Billionaire investor Warren Buffett believes Japan’s devastating earthquake is the kind of extraordinary event that creates a buying opportunity for shares in Japanese companies.
Japan, the world’s third-largest economy, has been battling to bring an overheating nuclear plant under control after it was battered by the March 11 earthquake and tsunami that rattled global markets and prompted massive intervention in currency markets by the G7 industrial nations.
“It will take some time to rebuild, but it will not change the economic future of Japan,” Buffett said yesterday on a visit to a South Korean factory run by a company owned by one of his funds. “If I owned Japanese stocks, I would certainly not be selling them.”
“Frequently, something out of the blue like this, an extraordinary event, really creates a buying opportunity. I have seen that happen in the United States, I have seen that happen around the world. I don’t think Japan will be an exception,” said the 80-year-old investor, dubbed the “Sage of Omaha” for his successful long-term investment strategy.
Buffett heads Berkshire Hathaway Inc, which has substantial insurance and utility investments globally.
Buffett said Berkshire Hathaway, which at the year-end was sitting on US$38 billion of cash equivalent and last week bought US specialty chemicals maker Lubrizol for US$9 billion, was looking for more large-scale acquisitions anywhere in the world.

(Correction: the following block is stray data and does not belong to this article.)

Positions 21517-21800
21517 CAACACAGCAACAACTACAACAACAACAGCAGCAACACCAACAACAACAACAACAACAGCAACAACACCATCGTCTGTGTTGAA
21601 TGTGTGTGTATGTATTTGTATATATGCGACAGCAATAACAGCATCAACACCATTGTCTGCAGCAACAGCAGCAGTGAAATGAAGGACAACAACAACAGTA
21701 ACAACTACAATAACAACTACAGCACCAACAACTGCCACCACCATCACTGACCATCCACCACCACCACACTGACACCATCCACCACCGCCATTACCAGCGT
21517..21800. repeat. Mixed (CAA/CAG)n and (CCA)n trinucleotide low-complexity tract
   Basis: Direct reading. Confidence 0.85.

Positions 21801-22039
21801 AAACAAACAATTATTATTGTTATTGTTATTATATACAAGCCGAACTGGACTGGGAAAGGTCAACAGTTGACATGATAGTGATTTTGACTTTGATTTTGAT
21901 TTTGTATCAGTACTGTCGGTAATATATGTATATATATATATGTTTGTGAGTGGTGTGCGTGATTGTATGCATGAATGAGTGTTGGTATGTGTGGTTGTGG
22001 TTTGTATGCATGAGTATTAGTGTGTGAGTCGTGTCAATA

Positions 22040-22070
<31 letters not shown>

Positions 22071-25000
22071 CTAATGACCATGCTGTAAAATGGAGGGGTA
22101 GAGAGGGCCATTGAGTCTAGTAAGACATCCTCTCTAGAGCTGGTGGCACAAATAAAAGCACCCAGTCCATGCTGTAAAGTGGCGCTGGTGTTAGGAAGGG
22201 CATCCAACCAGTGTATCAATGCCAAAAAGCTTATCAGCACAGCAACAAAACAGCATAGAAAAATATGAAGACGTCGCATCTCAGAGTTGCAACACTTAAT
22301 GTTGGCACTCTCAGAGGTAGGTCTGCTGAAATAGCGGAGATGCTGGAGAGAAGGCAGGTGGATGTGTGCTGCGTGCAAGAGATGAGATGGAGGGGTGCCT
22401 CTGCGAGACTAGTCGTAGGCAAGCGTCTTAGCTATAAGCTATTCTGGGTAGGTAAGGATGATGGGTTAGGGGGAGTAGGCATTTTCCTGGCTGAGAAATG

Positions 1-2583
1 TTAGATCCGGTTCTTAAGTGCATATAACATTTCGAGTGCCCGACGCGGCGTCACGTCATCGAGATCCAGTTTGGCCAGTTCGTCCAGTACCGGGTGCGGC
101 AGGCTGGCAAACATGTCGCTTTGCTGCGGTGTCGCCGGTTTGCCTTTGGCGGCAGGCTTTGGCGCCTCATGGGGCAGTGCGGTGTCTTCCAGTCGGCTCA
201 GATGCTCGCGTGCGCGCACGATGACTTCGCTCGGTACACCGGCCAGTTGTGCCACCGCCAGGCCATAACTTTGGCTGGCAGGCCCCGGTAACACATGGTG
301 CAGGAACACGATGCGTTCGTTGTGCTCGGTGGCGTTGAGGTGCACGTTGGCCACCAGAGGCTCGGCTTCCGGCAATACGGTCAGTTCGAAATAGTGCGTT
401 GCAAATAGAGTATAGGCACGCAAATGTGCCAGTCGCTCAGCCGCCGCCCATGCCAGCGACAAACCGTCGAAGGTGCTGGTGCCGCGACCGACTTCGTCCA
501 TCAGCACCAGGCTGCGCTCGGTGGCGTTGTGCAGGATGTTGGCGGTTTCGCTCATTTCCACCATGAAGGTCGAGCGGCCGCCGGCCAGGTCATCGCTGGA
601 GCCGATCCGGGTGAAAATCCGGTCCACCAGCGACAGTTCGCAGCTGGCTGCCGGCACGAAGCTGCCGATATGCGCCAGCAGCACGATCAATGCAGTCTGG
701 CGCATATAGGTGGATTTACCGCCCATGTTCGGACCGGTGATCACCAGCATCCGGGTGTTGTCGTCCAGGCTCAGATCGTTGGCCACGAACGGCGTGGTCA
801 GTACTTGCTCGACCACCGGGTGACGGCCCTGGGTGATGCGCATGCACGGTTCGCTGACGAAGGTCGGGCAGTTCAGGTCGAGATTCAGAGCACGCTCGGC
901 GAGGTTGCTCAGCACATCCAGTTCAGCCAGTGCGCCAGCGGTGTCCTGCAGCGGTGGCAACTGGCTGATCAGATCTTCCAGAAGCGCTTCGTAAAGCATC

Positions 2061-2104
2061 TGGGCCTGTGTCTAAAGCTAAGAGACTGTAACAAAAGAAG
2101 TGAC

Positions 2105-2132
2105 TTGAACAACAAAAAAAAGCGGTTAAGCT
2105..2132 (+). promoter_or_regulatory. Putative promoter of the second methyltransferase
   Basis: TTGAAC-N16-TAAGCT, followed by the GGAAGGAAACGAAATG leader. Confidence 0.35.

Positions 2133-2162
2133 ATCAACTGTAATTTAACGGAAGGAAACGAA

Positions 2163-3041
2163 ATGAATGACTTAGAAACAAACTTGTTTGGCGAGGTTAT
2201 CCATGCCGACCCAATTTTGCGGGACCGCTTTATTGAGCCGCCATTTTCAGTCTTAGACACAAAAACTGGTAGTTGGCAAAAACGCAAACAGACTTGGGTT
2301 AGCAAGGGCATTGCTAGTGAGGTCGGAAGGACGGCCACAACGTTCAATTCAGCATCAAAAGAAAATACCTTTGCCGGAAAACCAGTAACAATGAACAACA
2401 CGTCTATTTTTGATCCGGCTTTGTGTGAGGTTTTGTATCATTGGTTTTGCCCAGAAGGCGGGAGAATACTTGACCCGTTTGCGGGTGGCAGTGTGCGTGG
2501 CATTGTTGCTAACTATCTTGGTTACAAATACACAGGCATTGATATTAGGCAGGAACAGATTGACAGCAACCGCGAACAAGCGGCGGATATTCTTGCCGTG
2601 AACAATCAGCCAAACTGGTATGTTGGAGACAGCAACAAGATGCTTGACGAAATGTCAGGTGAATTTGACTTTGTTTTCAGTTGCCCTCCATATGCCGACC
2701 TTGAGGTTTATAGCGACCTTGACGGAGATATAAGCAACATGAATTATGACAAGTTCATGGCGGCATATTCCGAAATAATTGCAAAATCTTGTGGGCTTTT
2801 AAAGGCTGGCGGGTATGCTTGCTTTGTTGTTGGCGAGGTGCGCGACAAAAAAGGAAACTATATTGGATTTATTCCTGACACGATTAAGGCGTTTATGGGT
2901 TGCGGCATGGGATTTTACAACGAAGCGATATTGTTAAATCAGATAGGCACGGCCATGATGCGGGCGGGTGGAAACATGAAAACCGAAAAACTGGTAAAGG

In his annual letter to Berkshire Hathaway shareholders last month, Buffett had said he was looking for more acquisitions.
“The United States is most likely where we will do something,” he said at a ground-breaking ceremony for a South Korean factory run by a unit of an Israeli firm owned by his investment vehicle.
Buffett will have yet more money to invest after Goldman Sachs buys back US$5 billion of its preferred stock from Berkshire Hathaway, which the fund bought at the height of the global financial crisis.
Buffett, ranked the world’s third-richest man by Forbes this year, said he was also looking to buy entire businesses and large-cap shares in South Korea — where Berkshire is already a leading shareholder in steelmaker POSCO.
He said geopolitical risks associated with North Korea had not curbed his interest in South Korea, Asia’s fourth-largest economy. Berkshire also owns a stake in Chinese car and battery maker BYD (比亞迪).
Buffett did not disclose any holdings in Japan yesterday and Berkshire Hathaway’s annual report did not show any major investments there. He had been due to visit Japan later this week, but canceled because of the earthquake.
Unlike many foreign fund managers, Buffett, who arrived in the southeastern city of Daegu on Sunday by private jet, won plaudits from ordinary South Koreans.
Sporting gray sweat pants and running shoes, Buffett was greeted by signs reading “Mr Buffett: Daegu Loves You.”
Many in this country of almost 50 million people have bad memories of the 1998 Asian financial crisis when a deal with the IMF bailed out the country, but at the cost of tens of thousands of jobs.
Some US hedge funds have been branded “vultures” for buying South Korean assets on the cheap in the wake of that crisis.
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